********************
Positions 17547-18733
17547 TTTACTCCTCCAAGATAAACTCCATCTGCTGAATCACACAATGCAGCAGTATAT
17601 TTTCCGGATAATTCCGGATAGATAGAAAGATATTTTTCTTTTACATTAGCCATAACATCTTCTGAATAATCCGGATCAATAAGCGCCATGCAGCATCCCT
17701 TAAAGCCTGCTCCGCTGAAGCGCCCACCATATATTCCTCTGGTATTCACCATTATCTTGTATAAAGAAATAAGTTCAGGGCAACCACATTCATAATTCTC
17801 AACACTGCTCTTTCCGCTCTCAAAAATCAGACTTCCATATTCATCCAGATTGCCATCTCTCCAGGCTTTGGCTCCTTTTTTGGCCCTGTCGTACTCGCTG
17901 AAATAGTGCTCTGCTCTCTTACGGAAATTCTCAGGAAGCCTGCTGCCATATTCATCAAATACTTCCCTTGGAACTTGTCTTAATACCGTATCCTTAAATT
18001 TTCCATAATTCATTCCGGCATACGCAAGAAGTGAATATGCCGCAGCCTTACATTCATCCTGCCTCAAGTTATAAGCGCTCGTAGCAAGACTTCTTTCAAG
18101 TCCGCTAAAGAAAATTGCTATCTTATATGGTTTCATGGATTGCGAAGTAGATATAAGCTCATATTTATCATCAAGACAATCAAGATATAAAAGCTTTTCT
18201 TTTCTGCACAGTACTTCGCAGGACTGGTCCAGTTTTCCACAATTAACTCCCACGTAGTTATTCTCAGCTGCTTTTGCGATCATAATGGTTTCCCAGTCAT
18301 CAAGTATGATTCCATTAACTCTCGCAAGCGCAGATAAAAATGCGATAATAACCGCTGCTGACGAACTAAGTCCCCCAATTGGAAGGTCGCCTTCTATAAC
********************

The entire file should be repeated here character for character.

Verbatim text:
Positions 17547-18733
17547 TTTACTCCTCCAAGATAAACTCCATCTGCTGAATCACACAATGCAGCAGTATAT
17601 TTTCCGGATAATTCCGGATAGATAGAAAGATATTTTTCTTTTACATTAGCCATAACATCTTCTGAATAATCCGGATCAATAAGCGCCATGCAGCATCCCT
17701 TAAAGCCTGCTCCGCTGAAGCGCCCACCATATATTCCTCTGGTATTCACCATTATCTTGTATAAAGAAATAAGTTCAGGGCAACCACATTCATAATTCTC
17801 AACACTGCTCTTTCCGCTCTCAAAAATCAGACTTCCATATTCATCCAGATTGCCATCTCTCCAGGCTTTGGCTCCTTTTTTGGCCCTGTCGTACTCGCTG
17901 AAATAGTGCTCTGCTCTCTTACGGAAATTCTCAGGAAGCCTGCTGCCATATTCATCAAATACTTCCCTTGGAACTTGTCTTAATACCGTATCCTTAAATT
18001 TTCCATAATTCATTCCGGCATACGCAAGAAGTGAATATGCCGCAGCCTTACATTCATCCTGCCTCAAGTTATAAGCGCTCGTAGCAAGACTTCTTTCAAG
18101 TCCGCTAAAGAAAATTGCTATCTTATATGGTTTCATGGATTGCGAAGTAGATATAAGCTCATATTTATCATCAAGACAATCAAGATATAAAAGCTTTTCT
18201 TTTCTGCACAGTACTTCGCAGGACTGGTCCAGTTTTCCACAATTAACTCCCACGTAGTTATTCTCAGCTGCTTTTGCGATCATAATGGTTTCCCAGTCAT
18301 CAAGTATGATTCCATTAACTCTCGCAAGCGCAGATAAAAATGCGATAATAACCGCTGCTGACGAACTAAGTCCCCCAATTGGAAGGTCGCCTTCTATAAC